Cloud-Agnostic Advantages

Cloud-agnostic designs have many benefits, which is why they are still prevalent in IT. One major benefit is granular control over the cost. These solutions are often designed to be multi-cloud capable and cloud-agnostic; this allows organizations to pick the cheapest cloud services. Other benefits include greater portability and highly capable disaster recovery plans. Imagine a cloud provider that suffers a catastrophic event, cloud-agnostic disaster recovery could be enacted by deploying the solution to a different cloud provider in a short time. Additionally, if the strategic goal is universal, cloud-agnostic architectures allow the freedom to maximize how that goal is accomplished.

Vendor Lock-In Disadvantages

Vendor-locked designs limit the organization to the design capabilities of the chosen cloud. Depending on the specific desired functionality, an organization may need to create workarounds of varying complexity. These workarounds are not likely to be transferrable to other cloud providers, which may prompt the need to rework the solution to fit the capabilities of another provider during a transition. Vendor-lock becomes detrimental to the organization when a cloud is chosen, effort is put in, and the organizational goals are not aligned with the final product. The need to shift a solution to another provider can be costly and, in some cases, lowers morale.

Vendor Lock-In Advantages

In the context of cloud providers, vendor lock-in is not a hindrance. Rooting solutions within a reputable cloud allows organizations to develop highly integrated solutions into a tech ecosystem, allows for specialized talent throughout the development process, and centralizes infrastructure monitoring and tooling. A bonus of choosing a specific provider is that the tooling is often premade and extensive. Take Azure DevOps as an example. Those afraid to leap to vendor-lock and choose something like Jenkins, Koji, or another CI/CD tool will be happy to know that Azure DevOps is a capable build-and-deliver tool that can source files from GitHub or Azure Repos, uses build triggers for automated building on the chosen branch, and can deliver to many hosting services like Azure VM and Azure Web Apps with little setup; Azure DevOps has a drag and drop interface for building the required pipeline YAML file.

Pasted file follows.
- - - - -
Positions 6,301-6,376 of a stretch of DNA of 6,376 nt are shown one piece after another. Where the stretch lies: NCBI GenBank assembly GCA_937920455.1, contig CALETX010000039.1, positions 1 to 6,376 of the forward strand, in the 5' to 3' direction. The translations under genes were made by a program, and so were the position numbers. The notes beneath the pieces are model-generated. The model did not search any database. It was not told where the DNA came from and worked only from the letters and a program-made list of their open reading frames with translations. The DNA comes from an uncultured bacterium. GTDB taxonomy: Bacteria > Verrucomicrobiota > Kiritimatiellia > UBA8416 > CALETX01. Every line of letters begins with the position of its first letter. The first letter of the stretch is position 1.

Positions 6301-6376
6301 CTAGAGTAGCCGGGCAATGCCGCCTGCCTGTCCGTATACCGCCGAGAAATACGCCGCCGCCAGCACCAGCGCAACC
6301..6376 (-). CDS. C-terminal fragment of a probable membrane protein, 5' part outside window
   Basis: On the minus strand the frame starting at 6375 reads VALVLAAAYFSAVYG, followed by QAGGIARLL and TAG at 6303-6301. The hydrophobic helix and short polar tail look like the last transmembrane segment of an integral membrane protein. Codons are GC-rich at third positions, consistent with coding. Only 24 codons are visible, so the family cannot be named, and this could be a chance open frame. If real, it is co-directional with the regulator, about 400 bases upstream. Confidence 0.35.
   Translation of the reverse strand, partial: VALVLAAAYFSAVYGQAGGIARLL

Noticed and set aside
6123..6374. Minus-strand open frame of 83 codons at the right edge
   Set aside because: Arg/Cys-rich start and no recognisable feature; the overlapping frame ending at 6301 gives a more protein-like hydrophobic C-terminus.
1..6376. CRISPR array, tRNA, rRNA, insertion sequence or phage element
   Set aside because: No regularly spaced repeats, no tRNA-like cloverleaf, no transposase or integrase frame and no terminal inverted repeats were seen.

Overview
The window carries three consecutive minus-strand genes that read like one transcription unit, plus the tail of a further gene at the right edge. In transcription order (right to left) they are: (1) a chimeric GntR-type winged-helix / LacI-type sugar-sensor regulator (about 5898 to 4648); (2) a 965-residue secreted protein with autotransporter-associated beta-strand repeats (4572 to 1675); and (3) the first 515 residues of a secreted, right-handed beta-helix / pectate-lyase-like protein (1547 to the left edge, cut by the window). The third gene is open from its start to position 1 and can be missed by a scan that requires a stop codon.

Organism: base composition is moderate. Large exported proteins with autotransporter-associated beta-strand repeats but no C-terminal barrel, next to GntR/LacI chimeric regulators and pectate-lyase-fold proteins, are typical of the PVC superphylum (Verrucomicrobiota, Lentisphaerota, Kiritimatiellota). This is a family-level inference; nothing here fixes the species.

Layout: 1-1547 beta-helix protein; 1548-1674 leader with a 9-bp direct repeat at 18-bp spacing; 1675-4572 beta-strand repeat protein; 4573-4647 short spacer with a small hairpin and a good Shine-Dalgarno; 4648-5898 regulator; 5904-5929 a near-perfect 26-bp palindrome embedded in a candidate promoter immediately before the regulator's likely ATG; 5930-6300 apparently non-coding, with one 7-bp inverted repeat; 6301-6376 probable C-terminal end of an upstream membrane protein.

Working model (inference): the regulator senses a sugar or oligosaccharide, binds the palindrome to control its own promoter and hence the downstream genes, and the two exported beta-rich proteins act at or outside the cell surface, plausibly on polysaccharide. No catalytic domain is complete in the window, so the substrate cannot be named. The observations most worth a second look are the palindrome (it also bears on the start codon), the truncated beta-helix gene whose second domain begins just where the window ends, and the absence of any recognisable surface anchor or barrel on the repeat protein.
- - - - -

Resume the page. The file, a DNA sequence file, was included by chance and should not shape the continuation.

Lessons for Stakeholders

This article has covered what vendor lock-in is, the comparative advantages and disadvantages of vendor-locked solutions versus cloud-agnostic designs, and the shift of perception toward vendor lock-in, showing that proprietary constraints of cloud providers can hinder strategic IT goals regardless of vendor-lock status. The increasing number of tools and interoperability within top cloud providers should empower stakeholders and decision makers alike to explore vendor-locked DevOps solutions when they otherwise would not. Previously, stakeholders have been weary of getting trapped within a specific provider because of the amount of work needed to transfer to a different provider. Today, cloud providers have created solutions that have abstracted much of the work, such as deploying Web applications and setting up code-building pipelines. To avoid the vendor-locked transition, cloud-agnostic designs must tread lightly when adopting these tools. Vendor-locked solutions allow stakeholders to embrace the integrated functionality of a cloud-specific solution fully and allow a company to source talent specific to that provider. Regardless of the chosen solution, it is important that all stakeholders ensure their provider can facilitate accomplishing the organization’s strategic goals. Stakeholders must also understand the impact of provider limitations on goals and architecture design. Failure to do so could result in schedule setbacks, budget implications, or loss of trust within the organization.


    • 1. Dunbar, W. Understanding the Perceived Impact of Proprietary DevOps Platforms on IT Strategy Development. Publication No. 29391893. ProQuest Dissertations & Theses Global (2022).
    • 2. Golding, T. et al. SaaS Lens: AWS Well-Architected Framework. Amazon Web Services (2023); https://bit.ly/4corA3w
    • 3. Forsgren, N. and Kersten, M.  DevOps metrics. Commun. ACM 61, 4 (Apr. 2018); 10.1145/3159169